By Dion D'Silva
On 17 July, for the first time in 23 years local government unions joined together to take national strike action - over pay. The Government have offered us a miserable 3%. All the national reports were that the strike was very successful.
Jack Dromey said that by 10.30 am there were over 750,000 workers on strike, with more joining as they were due to begin their shifts. Heather Wakefield, a Unison official, said it was "solid in Bath, Belfast was at a standstill and Birmingham city centre was blocked up". Thousands of staff have been joining the unions to take part in the action.
The ballot result in the three unions had been varied. Unison had the lowest vote for action, 57%, while GMB voted yes by 66% and TGWU by 80%.
This probably reflected two things: the weight of the national machine and the proportion of low pay manual workers in the respective unions.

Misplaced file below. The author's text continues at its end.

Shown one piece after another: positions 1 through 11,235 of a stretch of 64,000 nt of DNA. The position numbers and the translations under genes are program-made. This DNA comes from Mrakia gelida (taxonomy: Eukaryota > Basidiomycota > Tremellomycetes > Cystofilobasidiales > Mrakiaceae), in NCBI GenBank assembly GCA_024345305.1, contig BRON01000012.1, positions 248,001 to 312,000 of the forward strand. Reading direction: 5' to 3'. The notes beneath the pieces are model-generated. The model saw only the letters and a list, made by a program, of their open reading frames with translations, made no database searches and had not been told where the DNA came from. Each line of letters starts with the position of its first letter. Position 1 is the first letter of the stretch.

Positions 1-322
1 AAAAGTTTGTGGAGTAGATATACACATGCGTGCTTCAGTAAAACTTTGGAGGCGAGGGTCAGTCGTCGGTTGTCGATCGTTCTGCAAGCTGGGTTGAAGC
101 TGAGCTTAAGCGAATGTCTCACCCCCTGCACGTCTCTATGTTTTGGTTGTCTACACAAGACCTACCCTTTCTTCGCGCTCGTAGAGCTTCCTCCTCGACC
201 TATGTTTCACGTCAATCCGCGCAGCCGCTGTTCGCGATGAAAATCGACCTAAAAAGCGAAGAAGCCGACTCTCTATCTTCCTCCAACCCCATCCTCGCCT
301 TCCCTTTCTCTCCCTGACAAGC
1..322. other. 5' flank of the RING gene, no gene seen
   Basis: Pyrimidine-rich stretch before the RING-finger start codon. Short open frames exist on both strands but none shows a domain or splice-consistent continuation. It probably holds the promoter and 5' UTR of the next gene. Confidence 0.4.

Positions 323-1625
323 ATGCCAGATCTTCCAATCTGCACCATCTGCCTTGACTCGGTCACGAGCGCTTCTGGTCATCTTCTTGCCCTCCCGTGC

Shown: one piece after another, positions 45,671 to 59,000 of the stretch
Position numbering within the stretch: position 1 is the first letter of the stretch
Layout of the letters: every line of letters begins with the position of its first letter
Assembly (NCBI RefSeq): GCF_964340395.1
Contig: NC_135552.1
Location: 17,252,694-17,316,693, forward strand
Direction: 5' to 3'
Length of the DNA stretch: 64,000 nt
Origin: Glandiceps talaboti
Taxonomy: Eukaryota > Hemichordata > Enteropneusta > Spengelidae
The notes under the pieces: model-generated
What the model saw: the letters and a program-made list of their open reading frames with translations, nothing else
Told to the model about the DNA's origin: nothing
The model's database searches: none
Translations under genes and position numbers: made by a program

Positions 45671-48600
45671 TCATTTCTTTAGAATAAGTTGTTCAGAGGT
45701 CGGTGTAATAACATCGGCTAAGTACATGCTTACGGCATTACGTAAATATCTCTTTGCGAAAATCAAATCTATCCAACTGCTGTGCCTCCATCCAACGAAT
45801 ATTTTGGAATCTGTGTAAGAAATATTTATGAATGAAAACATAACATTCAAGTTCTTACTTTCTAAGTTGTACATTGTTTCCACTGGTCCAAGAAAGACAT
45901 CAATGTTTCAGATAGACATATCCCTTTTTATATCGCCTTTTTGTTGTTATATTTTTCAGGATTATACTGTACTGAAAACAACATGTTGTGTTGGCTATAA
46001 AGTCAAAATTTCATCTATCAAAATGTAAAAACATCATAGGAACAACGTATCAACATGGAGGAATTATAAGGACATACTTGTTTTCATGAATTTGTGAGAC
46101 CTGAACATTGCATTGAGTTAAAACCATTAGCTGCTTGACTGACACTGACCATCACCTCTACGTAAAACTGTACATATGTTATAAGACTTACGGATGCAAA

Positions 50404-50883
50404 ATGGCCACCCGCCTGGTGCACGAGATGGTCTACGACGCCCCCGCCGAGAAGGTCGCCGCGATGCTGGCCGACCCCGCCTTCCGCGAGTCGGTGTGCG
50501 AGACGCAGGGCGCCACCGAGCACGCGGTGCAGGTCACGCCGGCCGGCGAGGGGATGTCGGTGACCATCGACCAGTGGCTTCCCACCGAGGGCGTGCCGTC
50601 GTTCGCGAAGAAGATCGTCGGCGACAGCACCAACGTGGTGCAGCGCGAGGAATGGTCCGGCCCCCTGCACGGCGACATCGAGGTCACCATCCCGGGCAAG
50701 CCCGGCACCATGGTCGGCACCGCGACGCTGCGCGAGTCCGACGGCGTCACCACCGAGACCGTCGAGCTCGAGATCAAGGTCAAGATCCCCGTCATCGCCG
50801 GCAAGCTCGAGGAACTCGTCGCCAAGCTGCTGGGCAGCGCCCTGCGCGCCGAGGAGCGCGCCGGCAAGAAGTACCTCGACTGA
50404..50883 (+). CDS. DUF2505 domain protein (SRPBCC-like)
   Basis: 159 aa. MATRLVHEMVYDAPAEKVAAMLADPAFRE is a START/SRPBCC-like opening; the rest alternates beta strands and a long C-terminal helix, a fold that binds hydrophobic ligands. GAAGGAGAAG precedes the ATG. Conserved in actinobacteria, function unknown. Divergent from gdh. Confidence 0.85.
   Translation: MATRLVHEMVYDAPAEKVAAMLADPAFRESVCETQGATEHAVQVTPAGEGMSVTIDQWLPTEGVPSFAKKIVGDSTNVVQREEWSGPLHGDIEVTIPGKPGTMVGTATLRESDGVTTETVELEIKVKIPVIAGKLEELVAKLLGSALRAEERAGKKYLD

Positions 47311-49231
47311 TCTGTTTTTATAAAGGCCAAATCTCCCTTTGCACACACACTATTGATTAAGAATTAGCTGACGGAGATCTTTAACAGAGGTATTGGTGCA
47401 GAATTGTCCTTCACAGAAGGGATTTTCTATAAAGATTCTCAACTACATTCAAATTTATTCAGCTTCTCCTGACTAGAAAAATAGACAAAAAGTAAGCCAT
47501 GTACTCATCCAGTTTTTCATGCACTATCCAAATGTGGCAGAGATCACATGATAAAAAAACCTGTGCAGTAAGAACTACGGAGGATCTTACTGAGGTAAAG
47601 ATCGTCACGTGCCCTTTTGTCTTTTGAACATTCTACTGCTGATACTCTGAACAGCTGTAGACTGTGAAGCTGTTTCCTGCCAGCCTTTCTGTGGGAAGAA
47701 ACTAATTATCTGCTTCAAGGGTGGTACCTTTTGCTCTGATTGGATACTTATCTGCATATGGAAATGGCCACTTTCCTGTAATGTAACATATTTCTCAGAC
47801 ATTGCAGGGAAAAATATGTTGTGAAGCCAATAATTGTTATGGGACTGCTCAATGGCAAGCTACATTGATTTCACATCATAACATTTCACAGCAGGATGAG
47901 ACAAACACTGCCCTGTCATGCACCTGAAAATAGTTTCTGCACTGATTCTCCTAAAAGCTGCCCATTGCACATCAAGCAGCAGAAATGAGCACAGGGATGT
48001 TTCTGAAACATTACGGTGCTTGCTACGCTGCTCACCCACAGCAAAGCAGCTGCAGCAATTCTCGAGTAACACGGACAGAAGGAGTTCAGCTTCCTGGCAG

This was a strike about pay but there are also pent-up feelings about privatisation and this New Labour government. Unfortunately privatisation and the anti-union laws meant that some members couldn't take action.
Many Direct Labour Organisations and services such as bin collection have been privatised and workers forced to come out of the national terms and conditions.
The TGWU said that members had been threatened with disciplinary action if they went on strike. At a lot of picket lines this morning the dust workers drove past in slow convoy to show their support. Next time we need to be all out.
l Step up the action to two-days and three-days.
l Organise selective on-going action.
l Co-ordinate with other unions for further action, e.g. RMT and NATFHE.
l Build for a one day national strike and demonstration in September.
l Lobby all our councillors and MPs.
l Demand that councils and central government stop all privatisations, including PFI.
l For national pay rates of terms and conditions to cover all workers.
l For a national 35-hour week.
l Organise a Public Sector Alliance of all the unions to pursue our demands.